I was about to start the next post in my series attempting to justify seriously questioning the “bedrock fact” status of the crucifixion of Jesus when I came across a new publication by Marcus Borg and John Dominic Crossan, The First Paul: Reclaiming the Radical Visionary Behind the Church’s Conservative Icon.
There are some interesting enlightening details in it, and, (sorry to say, but Borg and Crossan are big enough to take and deserve it) some incredible howlers of both method and conclusions that I would never have expected in a work by scholars of such high repute. Maybe this is because they were leaning more to accessing a popular reading public than the scholarly guild with this one. I am reminded of earlier posts where I have expressed some disgust against scholars who know better yet see fit to short change their popular readership like this. For my most recent protest, see my remarks on Pagels and King in A Spectrum of Jesus Mythicists and Mythers. I’ll address one of these lower high school level howlers in a future post. But first, something good and interesting from the book. (Anyway, I guess that’s one of the reasons for my blog — to attempt to make a bit more accessible some of the thinking of scholars on these sorts of topics.)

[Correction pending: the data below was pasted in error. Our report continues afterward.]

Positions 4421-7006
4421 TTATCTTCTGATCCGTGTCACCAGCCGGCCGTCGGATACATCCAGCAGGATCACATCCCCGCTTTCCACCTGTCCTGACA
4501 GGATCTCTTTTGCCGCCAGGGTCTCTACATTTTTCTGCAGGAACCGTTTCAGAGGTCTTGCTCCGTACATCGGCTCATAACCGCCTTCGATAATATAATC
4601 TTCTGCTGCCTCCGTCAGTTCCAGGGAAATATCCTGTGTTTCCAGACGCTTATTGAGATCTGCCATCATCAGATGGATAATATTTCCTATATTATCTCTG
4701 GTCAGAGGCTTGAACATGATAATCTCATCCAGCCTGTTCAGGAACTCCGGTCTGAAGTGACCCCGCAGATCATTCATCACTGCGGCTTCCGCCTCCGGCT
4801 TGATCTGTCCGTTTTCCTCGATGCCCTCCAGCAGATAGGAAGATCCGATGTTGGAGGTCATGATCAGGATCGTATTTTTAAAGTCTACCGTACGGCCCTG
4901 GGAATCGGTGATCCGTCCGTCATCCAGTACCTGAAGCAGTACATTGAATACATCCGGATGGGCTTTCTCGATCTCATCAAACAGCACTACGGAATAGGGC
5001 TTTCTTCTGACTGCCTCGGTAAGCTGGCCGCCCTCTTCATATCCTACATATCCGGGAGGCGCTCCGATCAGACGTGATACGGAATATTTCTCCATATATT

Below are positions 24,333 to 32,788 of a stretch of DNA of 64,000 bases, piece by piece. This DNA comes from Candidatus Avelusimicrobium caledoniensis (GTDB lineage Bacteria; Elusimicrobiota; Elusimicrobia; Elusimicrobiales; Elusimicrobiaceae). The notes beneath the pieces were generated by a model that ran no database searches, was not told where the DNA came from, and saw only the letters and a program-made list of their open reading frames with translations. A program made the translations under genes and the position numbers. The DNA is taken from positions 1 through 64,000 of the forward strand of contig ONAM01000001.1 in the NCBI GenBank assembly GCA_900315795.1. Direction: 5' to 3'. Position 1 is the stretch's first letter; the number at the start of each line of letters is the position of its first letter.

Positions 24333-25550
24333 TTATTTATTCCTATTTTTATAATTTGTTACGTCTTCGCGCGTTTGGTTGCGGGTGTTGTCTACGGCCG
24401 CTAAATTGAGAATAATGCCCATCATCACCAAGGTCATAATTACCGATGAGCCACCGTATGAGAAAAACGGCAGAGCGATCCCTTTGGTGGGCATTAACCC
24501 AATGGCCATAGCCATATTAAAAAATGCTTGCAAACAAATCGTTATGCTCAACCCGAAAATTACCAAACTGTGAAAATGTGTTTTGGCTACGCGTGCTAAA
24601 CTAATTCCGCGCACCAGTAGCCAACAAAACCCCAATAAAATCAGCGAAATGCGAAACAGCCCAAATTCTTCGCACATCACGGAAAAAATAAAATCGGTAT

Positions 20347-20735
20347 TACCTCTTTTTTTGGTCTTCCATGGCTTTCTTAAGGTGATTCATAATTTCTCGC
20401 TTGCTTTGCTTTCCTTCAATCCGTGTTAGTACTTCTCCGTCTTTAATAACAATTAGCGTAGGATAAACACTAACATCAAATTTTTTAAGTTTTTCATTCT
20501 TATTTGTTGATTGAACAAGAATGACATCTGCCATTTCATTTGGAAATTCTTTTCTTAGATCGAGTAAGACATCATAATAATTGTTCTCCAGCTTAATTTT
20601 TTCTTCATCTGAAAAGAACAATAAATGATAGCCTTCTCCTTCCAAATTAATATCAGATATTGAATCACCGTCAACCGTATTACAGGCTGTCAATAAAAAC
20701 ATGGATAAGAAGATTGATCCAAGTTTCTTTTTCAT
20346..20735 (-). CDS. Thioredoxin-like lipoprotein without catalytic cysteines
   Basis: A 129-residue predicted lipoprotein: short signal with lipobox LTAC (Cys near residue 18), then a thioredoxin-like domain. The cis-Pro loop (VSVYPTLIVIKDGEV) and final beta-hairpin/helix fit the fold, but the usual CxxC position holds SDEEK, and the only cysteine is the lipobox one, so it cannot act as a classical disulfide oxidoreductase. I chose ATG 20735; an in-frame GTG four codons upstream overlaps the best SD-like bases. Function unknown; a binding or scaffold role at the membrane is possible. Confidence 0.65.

On page 127 they write:
For many centuries, the death of Jesus has been understood by most Christians as a substitutionary sacrifice for sin, as a substitutionary atonement, as this theological understanding is called.
This way of seeing the death of Jesus is very familiar. Most Christians today, and most non-Christians who have heard anything about Christianity, think that the cross means, in slight variations:
Jesus died for our sins.
Jesus is the sacrifice for sin.
Jesus died in our place.
Jesus is the payment for sin.
For this understanding, the notions of punishment, substitution, and payment are central. We deserve to be punished by God for our sins, but Jesus was the substitute who paid the price. The issue is how we may be forgiven by God for our sin and guilt.
Then follows what must be a bombshell for most fundamentalists in particular:
But this understanding is less than a thousand years old. (p.128)
So where did it come from?
Borg and Crossan answer: It came from a theological treatise, Cur Deus Homo? = Why Did God Become Human? by Anselm of Canterbury, first published in 1097.
This is Anselm’s argument:
- All people have disobeyed God. So all people are sinners.
- Someone has to pay for our sin. Forgiveness means that compensation must be made for the offence or crime. If no payment was required for sin, then it would imply God does not think is anything very important.
- Since God is infinite, our debt to him is also infinite. But we are finite, so are incapable of paying the price owed.
- Jesus is infinite, and when he became human he could pay the full cost of the penalty for us as a substitute sacrifice. So we can be forgiven.
And this has been the understanding of Christianity in general ever since! Well, I never knew that! Just Kipling Just So story, only it’s probably true! 😉
Mel Gibson and his “patron pope”, John-Paul II who apparently loved his The Passion of the Christ movie, have both preached the same Anselm Cur Deus Homo? doctrine.